US weather service says it was hit by first-ever data system outage

Residents dig after a winter snowstorm in the suburb of Wakefield, Massachusetts, United States, February 13, 2017. REUTERS / Brian Snyder

WASHINGTON (Reuters) – The U.S. National Weather Service said on Tuesday it suffered its first-ever data system outage during Monday’s New England blizzard, preventing the agency from sending forecasts and warnings for more than two time.

The weather service’s advanced interactive weather processing system network control installation failed Monday afternoon when the main and backup routers lost power, the NWS said in a statement. The outage lasted two hours and 36 minutes.

“The AWIPS communication system is a very reliable setup and this is the first time that both routers have failed simultaneously,” the weather service said.

The outage came as a snowstorm hit New England and engineers in northern California tried to fix problems with the tallest dam in the United States before more rain.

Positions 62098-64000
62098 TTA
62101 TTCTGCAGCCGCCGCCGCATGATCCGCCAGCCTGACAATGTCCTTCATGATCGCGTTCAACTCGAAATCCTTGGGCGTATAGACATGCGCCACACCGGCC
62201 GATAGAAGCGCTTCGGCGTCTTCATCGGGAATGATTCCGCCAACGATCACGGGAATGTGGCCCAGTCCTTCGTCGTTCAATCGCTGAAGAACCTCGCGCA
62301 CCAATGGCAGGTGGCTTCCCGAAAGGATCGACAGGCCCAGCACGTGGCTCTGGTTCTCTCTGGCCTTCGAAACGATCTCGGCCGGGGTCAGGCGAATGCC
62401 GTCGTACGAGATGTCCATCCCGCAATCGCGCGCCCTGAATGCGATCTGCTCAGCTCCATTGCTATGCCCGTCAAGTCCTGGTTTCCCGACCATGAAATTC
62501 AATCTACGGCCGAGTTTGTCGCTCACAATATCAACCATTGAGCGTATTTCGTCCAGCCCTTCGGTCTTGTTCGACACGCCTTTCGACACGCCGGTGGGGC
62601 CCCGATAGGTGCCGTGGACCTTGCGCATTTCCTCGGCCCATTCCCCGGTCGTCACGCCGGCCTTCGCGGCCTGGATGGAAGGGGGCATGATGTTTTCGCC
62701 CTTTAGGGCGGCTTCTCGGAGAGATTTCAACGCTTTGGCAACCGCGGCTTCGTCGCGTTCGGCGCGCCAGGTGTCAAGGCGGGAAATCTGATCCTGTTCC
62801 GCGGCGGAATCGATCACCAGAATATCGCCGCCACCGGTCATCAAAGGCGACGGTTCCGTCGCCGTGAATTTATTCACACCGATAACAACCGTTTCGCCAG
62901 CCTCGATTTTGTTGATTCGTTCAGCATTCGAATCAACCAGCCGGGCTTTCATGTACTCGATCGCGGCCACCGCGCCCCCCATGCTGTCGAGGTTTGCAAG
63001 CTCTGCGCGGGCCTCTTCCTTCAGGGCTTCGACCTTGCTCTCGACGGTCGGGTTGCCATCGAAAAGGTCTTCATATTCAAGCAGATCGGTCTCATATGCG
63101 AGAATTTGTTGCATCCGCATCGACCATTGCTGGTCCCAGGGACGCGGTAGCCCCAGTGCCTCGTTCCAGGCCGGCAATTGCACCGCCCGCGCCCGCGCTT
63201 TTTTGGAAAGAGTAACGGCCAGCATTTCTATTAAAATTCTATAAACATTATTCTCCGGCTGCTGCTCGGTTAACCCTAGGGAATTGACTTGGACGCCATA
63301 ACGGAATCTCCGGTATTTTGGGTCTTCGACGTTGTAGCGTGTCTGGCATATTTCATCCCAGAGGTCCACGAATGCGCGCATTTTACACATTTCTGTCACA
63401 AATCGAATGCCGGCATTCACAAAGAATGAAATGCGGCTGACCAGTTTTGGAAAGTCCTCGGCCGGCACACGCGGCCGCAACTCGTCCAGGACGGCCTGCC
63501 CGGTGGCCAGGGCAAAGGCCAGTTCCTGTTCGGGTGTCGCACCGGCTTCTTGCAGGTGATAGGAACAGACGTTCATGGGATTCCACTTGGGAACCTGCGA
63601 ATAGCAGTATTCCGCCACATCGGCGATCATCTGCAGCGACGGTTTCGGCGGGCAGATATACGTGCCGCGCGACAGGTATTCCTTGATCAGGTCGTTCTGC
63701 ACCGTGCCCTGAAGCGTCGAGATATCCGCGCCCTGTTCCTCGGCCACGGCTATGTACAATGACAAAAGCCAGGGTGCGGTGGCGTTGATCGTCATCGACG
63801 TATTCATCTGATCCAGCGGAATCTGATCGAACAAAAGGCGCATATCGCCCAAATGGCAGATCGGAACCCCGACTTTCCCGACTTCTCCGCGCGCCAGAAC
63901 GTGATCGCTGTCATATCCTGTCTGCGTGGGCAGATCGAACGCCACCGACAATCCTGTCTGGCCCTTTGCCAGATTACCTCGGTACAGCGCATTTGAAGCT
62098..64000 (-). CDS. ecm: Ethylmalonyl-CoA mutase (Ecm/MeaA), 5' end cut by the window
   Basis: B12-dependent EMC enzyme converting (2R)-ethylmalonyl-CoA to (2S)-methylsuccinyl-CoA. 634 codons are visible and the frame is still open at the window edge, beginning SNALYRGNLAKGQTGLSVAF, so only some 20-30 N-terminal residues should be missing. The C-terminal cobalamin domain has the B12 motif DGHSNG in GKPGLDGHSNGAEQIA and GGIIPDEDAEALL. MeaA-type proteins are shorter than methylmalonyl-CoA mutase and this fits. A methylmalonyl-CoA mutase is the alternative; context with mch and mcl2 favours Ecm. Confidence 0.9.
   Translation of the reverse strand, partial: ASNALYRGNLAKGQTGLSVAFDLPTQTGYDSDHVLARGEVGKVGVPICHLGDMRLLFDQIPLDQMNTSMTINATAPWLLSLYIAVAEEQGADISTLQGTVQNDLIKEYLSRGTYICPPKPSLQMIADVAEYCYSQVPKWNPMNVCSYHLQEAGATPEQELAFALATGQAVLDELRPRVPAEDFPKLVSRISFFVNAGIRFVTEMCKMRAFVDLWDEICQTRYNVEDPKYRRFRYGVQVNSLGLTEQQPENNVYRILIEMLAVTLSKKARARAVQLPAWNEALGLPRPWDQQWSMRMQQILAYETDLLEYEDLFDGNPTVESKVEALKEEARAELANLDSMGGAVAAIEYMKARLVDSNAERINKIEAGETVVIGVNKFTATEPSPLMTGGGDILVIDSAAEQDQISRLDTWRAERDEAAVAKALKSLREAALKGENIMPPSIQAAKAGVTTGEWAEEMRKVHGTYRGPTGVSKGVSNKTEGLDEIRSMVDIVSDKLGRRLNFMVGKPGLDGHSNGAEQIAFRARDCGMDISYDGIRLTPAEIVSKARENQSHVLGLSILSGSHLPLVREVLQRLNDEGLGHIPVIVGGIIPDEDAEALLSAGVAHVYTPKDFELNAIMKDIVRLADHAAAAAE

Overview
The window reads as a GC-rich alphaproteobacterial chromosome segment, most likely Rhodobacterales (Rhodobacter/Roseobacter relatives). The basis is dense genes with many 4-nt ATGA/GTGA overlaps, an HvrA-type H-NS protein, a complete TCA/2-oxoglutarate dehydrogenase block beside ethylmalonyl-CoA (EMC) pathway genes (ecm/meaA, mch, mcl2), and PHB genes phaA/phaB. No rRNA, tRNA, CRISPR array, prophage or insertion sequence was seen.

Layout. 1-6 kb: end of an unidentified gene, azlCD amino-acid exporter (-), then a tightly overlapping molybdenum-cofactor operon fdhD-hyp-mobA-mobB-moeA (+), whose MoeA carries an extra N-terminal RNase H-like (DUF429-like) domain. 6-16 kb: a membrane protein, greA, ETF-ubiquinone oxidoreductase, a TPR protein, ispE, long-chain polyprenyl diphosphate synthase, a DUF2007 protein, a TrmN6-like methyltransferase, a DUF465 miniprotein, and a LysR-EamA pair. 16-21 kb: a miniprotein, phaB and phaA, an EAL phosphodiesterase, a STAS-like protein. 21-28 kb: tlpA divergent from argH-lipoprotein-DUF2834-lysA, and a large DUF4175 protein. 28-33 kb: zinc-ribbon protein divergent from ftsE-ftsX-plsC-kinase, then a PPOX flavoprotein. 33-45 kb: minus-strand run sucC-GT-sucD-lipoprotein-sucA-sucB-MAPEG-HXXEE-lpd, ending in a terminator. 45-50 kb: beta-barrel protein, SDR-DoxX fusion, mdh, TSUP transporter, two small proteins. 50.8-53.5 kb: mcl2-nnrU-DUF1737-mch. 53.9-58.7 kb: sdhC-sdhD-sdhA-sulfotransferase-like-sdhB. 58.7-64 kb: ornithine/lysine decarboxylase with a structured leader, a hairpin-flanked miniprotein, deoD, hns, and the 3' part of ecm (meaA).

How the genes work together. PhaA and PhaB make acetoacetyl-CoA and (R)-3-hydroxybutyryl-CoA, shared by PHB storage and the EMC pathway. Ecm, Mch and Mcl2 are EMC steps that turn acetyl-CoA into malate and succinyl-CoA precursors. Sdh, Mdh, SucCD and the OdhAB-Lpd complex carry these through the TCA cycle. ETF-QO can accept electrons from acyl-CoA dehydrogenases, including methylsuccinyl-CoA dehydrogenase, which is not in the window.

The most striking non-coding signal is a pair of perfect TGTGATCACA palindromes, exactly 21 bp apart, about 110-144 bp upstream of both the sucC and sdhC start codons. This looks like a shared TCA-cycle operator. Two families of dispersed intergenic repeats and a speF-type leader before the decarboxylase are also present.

The failure prevented the NWS from posting forecasts, warnings, current conditions, satellite and radar images, and updates on its main public site.

The agency’s Central Processing Office director David Michaud called the impact “significant” in an email to meteorological service employees. The NWS network control facility was also unable to connect to a backup system, he said.

During the outage, the weather service sent out forecasts, watches and warnings via the National Oceanic and Atmospheric Administration weather radio and local office social media accounts.

The main site routers have been replaced and service restored. The cause of the failure is under investigation.

Reporting by Ian Simpson; Editing by Paul Simao

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